As the Eindhoven giants prepare for another Europa League campaign, Ryan Ferguson explains why the incentive to compete is greater than ever.

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de jong rinjThis evening, PSV will take to the field against Estoril in Eindhoven, signalling the start of the club’s 41st consecutive season of European football, the joint-second longest streak in history, equaled by Porto and Benfica and bettered only by Barcelona. A prestigious achievement, this speaks to a bygone age of Dutch domination on the continent; an age when PSV, along with Ajax, viewed lengthy runs in UEFA competition as a divine birthright. Now, we live in a very different reality, with fans clinging to blind hope of success yet understanding, deep down, that football’s prevailing economy makes it highly unlikely.

Ten seasons ago, PSV soared into a fabled Champions League semi-final, in which they pinned AC Milan to the ropes but suffered a late sucker punch; twenty-seven seasons ago, they beat Benfica on penalties to hoist as champions the European Cup; and thirty-seven seasons ago, they triumphed over Bastia to win the same UEFA Cup in which they’ll partake this campaign.

Such continental success helped form the club’s identity, define it’s scale and inspire it’s preoccupation with winning, but, in recent years, those core principles have been somewhat obfuscated. In the past three seasons, PSV have failed to advance from the Europa League group stages, losing, along the way, to comparative minnows such as Chornomorets, Ludogorets, and Dnipro Dnipropetrovsk. Of course, this represents the sixth consecutive season without Champions League football in Eindhoven, a city growing begrudgingly accustomed to hosting clubs like CRF Cluj and Debrecen rather than Arsenal and Internazionale.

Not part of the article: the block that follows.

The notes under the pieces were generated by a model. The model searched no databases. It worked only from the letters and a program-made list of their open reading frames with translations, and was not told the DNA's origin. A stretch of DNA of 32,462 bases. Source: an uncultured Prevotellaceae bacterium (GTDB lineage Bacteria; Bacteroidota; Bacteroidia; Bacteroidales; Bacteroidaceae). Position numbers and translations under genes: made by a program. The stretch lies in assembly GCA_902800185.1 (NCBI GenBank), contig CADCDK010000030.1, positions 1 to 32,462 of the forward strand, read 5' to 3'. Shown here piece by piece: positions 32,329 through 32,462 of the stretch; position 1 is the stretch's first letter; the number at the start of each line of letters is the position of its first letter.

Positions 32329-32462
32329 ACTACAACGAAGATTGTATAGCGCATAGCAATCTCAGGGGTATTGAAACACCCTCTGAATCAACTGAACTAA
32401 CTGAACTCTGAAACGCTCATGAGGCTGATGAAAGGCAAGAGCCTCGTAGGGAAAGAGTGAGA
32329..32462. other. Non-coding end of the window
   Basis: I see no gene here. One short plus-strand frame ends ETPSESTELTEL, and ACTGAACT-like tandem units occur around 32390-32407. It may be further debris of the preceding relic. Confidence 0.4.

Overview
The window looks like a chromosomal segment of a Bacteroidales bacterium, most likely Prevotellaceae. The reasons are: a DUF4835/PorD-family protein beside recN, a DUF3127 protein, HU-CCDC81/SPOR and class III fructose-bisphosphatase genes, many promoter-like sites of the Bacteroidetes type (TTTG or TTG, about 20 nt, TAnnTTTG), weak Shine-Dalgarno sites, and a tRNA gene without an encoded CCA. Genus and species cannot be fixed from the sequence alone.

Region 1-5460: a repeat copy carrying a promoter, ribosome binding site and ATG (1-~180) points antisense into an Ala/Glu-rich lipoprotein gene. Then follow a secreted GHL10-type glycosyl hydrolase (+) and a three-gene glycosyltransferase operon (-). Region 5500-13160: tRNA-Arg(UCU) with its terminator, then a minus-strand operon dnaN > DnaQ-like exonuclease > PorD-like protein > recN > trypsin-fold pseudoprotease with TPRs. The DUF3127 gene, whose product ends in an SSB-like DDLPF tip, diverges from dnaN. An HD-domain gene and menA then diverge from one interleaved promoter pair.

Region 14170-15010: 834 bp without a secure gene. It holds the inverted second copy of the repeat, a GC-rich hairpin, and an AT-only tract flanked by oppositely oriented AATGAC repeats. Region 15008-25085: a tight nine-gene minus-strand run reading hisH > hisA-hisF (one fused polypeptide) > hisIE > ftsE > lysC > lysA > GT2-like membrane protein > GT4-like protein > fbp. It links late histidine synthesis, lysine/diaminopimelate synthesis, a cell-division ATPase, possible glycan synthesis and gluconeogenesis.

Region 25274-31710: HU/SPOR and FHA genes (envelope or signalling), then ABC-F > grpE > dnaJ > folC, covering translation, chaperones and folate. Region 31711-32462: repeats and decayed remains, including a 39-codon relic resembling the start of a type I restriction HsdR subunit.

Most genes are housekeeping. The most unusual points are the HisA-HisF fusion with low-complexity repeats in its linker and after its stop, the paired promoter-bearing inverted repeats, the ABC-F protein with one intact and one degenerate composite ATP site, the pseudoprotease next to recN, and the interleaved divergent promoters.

At present, this is a holistic trend throughout Dutch football, which, though highly competitive domestically, has neither the resources nor the depth to consistently trouble Europe’s elite echelon. Whilst AZ reaching a storied Europa League quarter-final bucked the trend last season, humble Eredivisie clubs are generally finding it ever more difficult to compete with their richer rivals from larger leagues. Ajax have authored a few giant-killings in the contemporary Champions League, but Hiddink’s PSV remain the lone Dutch semi-finalists this century. Feyenoord won the 2002 UEFA Cup, but have been entirely ordinary in the ensuing decade. Last season, Vitesse and Utrecht failed to make the Europa League group stage following qualification defeats to teams from Romania and Luxembourg. It’s been a struggle.

Oftentimes, Dutch clubs have viewed the Europa League with haughty derision, treating it as a hindrance to grander plans. Sure, it’s less glamorous, less prestigious and less profitable than the omnipotent Champions League but, after six years meandering the wastelands of despair, PSV, in particular, cannot afford to dismiss any competition. The club with 32 major titles encrusting its history has won only a solitary KNVB Cup in the past five years. Accordingly, pressure has mounted, and it’s time to deliver. PSV is a sporting institution founded on the idea of victory and, as it’s incumbent steward, Phillip Cocu has a duty to attack every competition with that intention, especially in the context of recent failure.